JARDINE: No worse time for tanker accident north of Oakdale

August 12, 2013 

  • ABOUT THE REPORTER
    alternate textJeff Jardine
    Title: Local columnist
    Coverage areas: People, issues, the community
    Bio: Jeff Jardine joined The Bee's staff in 1988 after a decade at the Stockton Record. He covered sports before moving into news in 1996 and became the Local Columnist in 2003. He graduated from University of the Pacific in 1979, majoring in communications and history.
    Recent stories written by Jeff
    On Twitter: @jeffjardine57
    E-mail: jjardine@modbee.com

— From the emails and voice mails:

WHAT A MESS — When a propane trailer tank overturned late Sunday morning north of Oakdale, it couldn't have happened at a worse time.

Tourists returning from Yosemite National Park, Pinecrest, Lake Don Pedro, New Melones and other points east filed into the Cowboy Capital only to find the road home — Highway 120 — closed in both directions.

Oakdale police officers initially responded to the crash itself, relinquishing control once the California Highway Patrol arrived.

Then Oakdale officers began trying to reroute westbound traffic from Yosemite Avenue toward Modesto — where it could connect with Highway 99 — via River Avenue, using an evacuation plan developed as part of a study done years ago.

Just one problem: The police had only three officers on duty, including Sgt. Brian Shimmel. They tried to send traffic west on North or A streets to River. They expected drivers to follow River for about nine blocks until it becomes Oak Street. Oak leads to Highway 108, where they could turn west toward Riverbank and Modesto.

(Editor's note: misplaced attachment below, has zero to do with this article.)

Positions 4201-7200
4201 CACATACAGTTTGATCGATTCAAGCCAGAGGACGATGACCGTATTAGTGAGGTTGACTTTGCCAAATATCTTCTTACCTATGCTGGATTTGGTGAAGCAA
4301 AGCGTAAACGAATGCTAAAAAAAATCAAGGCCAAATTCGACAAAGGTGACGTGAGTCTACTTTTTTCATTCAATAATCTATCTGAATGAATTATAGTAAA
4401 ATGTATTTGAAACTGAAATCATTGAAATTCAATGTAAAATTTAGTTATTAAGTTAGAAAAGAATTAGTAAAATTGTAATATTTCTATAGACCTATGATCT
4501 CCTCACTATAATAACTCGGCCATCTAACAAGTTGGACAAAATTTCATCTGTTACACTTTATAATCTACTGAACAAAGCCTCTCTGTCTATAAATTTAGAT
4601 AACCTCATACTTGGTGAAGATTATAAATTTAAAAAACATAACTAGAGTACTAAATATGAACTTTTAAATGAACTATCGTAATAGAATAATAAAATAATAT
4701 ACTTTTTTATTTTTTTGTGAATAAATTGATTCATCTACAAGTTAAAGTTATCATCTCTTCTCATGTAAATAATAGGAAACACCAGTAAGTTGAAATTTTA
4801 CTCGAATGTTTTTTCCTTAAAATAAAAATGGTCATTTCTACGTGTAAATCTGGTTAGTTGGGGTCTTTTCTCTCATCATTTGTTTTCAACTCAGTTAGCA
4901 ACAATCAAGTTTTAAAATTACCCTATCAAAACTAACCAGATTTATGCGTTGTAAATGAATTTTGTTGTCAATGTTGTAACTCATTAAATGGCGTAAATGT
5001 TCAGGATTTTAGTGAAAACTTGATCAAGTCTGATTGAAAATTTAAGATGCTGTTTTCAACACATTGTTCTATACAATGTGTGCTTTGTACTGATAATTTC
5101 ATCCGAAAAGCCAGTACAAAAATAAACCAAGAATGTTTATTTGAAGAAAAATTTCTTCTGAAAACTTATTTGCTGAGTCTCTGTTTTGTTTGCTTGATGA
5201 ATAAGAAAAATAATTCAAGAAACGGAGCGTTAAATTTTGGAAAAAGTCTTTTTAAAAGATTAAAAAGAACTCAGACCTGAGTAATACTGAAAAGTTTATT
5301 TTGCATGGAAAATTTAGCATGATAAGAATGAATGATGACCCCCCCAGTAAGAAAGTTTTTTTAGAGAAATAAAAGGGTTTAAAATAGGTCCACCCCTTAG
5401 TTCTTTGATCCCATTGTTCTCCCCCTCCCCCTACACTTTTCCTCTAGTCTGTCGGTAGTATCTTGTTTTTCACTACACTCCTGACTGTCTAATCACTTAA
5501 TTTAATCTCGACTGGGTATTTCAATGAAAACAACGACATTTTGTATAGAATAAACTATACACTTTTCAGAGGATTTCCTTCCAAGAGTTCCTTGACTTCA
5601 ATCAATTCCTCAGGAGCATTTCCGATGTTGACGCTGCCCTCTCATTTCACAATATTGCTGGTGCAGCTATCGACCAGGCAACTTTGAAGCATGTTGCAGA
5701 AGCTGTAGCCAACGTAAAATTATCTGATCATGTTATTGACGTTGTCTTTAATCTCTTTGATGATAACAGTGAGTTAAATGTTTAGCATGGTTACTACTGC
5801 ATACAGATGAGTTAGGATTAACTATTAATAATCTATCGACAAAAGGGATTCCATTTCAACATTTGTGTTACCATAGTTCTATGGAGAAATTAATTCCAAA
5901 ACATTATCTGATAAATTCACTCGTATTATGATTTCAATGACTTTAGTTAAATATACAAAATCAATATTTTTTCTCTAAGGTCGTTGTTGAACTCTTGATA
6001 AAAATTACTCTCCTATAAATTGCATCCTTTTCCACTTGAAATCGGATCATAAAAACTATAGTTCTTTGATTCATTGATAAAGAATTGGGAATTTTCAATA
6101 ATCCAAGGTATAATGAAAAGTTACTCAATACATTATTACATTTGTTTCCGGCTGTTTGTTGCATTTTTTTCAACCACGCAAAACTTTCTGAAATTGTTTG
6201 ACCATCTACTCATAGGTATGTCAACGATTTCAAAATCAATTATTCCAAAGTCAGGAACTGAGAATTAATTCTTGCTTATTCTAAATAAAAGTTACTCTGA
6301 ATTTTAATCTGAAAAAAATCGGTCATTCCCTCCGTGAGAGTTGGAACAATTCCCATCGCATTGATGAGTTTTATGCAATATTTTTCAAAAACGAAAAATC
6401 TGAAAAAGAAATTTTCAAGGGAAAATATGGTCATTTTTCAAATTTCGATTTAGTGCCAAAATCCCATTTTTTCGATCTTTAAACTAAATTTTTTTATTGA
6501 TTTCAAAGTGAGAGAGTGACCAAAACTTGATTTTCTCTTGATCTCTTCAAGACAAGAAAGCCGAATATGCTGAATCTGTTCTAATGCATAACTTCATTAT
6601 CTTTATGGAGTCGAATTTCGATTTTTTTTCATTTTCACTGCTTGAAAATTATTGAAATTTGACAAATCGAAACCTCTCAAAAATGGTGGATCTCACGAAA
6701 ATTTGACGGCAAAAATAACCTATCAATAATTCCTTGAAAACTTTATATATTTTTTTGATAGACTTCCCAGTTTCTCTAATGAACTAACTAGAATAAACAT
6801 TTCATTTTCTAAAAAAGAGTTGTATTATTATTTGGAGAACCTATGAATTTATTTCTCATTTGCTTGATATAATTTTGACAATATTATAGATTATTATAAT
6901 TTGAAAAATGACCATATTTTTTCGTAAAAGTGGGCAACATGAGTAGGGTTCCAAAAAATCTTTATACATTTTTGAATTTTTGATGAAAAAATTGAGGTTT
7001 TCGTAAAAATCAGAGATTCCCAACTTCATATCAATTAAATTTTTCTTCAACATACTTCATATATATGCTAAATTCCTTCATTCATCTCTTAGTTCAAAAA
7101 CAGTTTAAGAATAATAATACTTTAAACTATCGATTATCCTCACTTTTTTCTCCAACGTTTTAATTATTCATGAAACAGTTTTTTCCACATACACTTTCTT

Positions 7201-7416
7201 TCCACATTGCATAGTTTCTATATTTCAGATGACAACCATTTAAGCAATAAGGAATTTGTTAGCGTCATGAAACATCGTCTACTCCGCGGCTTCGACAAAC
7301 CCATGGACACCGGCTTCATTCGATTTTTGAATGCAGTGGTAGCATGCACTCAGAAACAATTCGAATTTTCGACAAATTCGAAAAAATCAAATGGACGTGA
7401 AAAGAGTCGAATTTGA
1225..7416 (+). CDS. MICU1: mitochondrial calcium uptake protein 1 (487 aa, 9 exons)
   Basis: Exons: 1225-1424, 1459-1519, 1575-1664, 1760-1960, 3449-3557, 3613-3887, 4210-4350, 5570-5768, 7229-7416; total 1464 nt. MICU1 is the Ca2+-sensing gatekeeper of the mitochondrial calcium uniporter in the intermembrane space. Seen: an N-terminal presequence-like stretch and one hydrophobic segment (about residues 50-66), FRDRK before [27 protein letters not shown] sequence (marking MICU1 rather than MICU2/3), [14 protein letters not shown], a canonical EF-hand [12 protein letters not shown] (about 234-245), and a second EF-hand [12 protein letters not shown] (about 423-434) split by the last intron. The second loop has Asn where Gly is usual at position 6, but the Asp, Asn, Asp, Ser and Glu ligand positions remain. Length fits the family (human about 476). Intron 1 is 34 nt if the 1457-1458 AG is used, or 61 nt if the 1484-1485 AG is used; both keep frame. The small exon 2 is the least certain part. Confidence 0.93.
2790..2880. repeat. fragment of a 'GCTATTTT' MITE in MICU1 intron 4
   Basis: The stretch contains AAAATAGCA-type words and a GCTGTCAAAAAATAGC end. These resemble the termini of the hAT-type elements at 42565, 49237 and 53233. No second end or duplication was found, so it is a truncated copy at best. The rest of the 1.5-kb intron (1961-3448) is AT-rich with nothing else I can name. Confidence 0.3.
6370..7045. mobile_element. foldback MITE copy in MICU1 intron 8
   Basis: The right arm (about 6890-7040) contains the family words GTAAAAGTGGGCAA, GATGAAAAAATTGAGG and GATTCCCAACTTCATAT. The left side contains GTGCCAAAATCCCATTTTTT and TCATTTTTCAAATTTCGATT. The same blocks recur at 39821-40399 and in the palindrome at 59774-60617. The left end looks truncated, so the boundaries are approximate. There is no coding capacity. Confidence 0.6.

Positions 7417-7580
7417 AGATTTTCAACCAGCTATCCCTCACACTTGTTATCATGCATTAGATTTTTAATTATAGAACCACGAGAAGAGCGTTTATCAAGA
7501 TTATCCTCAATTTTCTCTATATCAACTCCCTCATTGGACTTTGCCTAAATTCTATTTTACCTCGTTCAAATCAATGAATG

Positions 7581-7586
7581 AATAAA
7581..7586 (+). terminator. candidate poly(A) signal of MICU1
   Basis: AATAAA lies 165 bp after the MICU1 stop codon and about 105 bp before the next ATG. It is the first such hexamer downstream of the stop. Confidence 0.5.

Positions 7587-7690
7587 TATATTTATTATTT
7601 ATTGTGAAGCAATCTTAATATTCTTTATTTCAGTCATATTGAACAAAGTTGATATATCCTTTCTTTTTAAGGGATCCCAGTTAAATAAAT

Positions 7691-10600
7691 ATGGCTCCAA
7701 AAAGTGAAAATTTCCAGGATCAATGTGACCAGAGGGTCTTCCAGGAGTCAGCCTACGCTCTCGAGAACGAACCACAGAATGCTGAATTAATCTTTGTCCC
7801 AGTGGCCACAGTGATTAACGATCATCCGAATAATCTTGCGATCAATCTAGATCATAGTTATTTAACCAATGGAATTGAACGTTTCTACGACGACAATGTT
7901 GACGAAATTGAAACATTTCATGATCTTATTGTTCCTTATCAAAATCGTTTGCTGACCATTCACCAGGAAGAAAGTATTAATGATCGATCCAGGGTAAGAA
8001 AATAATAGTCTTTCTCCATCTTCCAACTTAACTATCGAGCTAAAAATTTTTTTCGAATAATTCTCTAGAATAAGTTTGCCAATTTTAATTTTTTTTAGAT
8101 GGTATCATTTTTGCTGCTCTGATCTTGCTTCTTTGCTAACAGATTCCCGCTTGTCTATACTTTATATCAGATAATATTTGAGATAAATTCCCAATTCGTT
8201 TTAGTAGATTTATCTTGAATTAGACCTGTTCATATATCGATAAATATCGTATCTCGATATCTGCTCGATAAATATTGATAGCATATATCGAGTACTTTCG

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A major glitch: Perhaps one driver simply wanted to buy groceries and turned off River into the rear entrance to the Yosemite Plaza shopping center. The center houses CostLess, Grocery Outlet and other businesses. A seemingly endless stream of vehicles followed like sheep, turning right instead of staying left on River. They were loaded with camping gear, some were pulling boats or travel trailers, and some were full-size RVs. They overwhelmed the shopping center, waiting their turn to exit south onto Yosemite. The parade ended up back at the North or A street intersections, where they had to turn west all over again after creating one big, clogged circle.

Shimmel manned the shopping center's rear entrance in an attempt to stop the chaos once police realized what was happening.

"I almost got hit three times at the corner," he said.

Higher-priority calls prevented him from staying there the entire time, and the circus repeated.

Eventually, the officers he'd called into work reached their posts, and the traffic problems began to ease.

As I mentioned in my Sunday column about the city's projected growth, Oakdale has only 19 sworn officer positions, Chief Lester Jenkins among them. Two remain unfilled and one officer is out on medical/injury leave, meaning the city really has only 16 officers. Compare that to 28 in 2005, before the economic downturn forced budget cuts.